You get the idea!
My father would stop his wheelbarrow
and hurl large sods of earth/grass at the
structure. I still remember the delay
of him throwing the “organic hand-grenade”
then the loud sound of the impact on
the metal roof and the subsequent gritty
taste of earth between my teeth after
the explosion, as all the loose earth came
flooding into the structure…It was the best,
and I never ever tired of it!
I now get a few roars from my own “resident bears”, occasionally lions, hiding behind the hay bale. I am quickly instructed to “run away daddy” which I do in the most ridiculous manner I can possibly muster, hoping all the time that nobody is witnessing my “silly walk” fake getaway, and posting it on U-Tube!
I have three Agave americana planted in front of the Buddhas belly bamboo which
are all doing some crazy spiky embracing thing right now…medic!
I try to put corks on (or snip) all the end points, as these spikes visually disappear
front-on, not a good thing to get an eyeball impaled as you are weeding around them.
“Yes, yes, I like this agave plant”.
Earliest known portrait of Vlad the Impaler from c. 1560
(incidentally, Vlad was also a great proponent of using
chrysanthemums as tunic buttons).
Also the sap from cutting the agave leaves can be an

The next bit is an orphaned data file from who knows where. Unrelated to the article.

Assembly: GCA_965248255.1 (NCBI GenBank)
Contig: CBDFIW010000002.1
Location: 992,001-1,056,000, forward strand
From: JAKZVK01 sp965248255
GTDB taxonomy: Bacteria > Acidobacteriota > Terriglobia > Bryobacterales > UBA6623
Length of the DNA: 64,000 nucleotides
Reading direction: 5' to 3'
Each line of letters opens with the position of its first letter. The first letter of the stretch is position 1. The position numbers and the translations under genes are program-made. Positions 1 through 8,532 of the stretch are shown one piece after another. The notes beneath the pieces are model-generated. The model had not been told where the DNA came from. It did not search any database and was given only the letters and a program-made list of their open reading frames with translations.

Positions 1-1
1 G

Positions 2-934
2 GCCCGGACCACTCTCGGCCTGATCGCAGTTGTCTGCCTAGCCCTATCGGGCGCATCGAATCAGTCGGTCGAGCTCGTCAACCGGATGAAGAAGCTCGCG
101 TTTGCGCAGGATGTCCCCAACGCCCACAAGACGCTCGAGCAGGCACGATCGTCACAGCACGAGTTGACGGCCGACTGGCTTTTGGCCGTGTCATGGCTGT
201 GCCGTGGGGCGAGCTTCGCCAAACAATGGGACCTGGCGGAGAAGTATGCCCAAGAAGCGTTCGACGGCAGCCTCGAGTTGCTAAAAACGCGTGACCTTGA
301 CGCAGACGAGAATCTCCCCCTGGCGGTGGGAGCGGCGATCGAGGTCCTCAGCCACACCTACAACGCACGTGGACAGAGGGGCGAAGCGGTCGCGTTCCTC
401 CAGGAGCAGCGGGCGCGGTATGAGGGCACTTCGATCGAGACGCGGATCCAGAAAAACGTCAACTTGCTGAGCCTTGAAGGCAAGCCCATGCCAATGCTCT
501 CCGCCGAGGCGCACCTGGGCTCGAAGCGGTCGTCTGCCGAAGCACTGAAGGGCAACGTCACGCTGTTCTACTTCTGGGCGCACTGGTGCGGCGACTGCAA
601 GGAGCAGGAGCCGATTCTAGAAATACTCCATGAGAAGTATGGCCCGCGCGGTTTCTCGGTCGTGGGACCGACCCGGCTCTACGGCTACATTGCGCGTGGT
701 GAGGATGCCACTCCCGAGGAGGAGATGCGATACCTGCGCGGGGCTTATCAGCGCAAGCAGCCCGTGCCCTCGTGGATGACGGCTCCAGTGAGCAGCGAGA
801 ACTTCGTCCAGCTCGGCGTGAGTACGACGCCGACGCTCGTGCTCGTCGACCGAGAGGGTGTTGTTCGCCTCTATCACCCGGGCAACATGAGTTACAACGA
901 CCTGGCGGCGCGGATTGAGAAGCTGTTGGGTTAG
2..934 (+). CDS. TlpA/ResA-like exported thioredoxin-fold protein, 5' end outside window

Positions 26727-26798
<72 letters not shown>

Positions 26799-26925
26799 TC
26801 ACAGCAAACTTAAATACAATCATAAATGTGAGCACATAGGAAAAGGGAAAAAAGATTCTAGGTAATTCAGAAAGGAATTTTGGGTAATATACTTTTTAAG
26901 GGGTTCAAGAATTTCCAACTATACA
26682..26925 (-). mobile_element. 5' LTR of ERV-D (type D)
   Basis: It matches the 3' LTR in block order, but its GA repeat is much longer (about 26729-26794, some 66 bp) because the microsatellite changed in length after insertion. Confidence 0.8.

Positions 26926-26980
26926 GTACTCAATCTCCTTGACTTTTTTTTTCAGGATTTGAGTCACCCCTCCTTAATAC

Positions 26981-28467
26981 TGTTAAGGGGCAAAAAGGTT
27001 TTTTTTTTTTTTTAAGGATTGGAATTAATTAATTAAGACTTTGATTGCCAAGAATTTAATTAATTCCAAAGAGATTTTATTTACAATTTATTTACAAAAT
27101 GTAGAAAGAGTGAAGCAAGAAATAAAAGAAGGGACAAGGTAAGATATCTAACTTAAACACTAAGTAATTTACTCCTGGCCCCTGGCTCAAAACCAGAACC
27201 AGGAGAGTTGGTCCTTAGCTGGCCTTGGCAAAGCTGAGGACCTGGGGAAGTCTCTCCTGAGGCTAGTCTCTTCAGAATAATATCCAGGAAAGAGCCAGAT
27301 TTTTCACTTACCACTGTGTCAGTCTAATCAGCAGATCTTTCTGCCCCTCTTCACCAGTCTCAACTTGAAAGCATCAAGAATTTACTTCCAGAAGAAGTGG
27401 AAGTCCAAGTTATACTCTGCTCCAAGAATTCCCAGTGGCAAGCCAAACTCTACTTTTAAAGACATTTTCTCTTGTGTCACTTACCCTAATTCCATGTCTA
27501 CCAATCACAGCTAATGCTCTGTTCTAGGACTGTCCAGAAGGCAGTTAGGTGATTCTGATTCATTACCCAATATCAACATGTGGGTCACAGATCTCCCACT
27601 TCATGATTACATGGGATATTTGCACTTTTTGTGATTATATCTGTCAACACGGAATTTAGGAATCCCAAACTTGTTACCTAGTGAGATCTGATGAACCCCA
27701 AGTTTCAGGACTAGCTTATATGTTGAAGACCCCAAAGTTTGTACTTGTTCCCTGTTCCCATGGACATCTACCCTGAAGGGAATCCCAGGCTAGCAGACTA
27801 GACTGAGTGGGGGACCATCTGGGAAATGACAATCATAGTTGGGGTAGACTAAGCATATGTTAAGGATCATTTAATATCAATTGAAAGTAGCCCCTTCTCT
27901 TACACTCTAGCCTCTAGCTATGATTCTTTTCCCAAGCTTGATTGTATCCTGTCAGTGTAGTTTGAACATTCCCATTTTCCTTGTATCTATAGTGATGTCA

irritant to some people. I always take out all the lower leaves
for a higher, cleaner look, (I do this with sotols also).
If an arm is resting on the ground I typically chop it off
with my machete.
No, you do not want to go camping with me.
Staying with what I believe, and hope is an insect theme? I have, of late, been
observing these teeny, tiny “things” tethered to everything and anything, from a
lily-pad to floating debris. They look like minute fishing lures and are popping up
in all of my water features, from my ponds, to my red-neck rain
water collection “system”… http://east-side-patch.livejournal.com/18452.html
They are also not the aquatic “rat-tailed maggots” that I have come across
in the past (feels a slight twinge in right knee)…
Another disturbing observation this week focuses on my
Mediterranean Fan Palm Chamaerops humilis,
situated in my front garden.
The palm is dying from the center which makes me think that ants
may have found a way into the inner chambers of the trunk?
I grabbed one of the withered browning center frongs today
and pulled on it, it came straight out of the plant! I am afraid
it is now going to slowly decline. It is a real shame because
I have had this plant for three years and it has always looked
so happy and healthy. Any ideas anyone? Dig it up and
take a look and transplant? Set candles up around it
and perform a night vigil?
I am open to suggestions.
Confederate or Star Jasmine
This highly fragrant jasmine kicks into gear almost as soon as my pink jasmine finishes,
a great planting combination to prolong the jasmine smelling season, if you like the smell
of jasmine that is. This one spans over half of my fence line, and will continue to bloom
on and off into the hot Summer months.
This containered cyprus in my main pond has
now grown to just below my post oak canopy.
It may have one or two years left before I
will be forced to transplant it, now that is one
task I don’t want to think about!
(Fingers in ears) …La la la la lal!
Stay Tuned For:
“Holey Marbles Batman”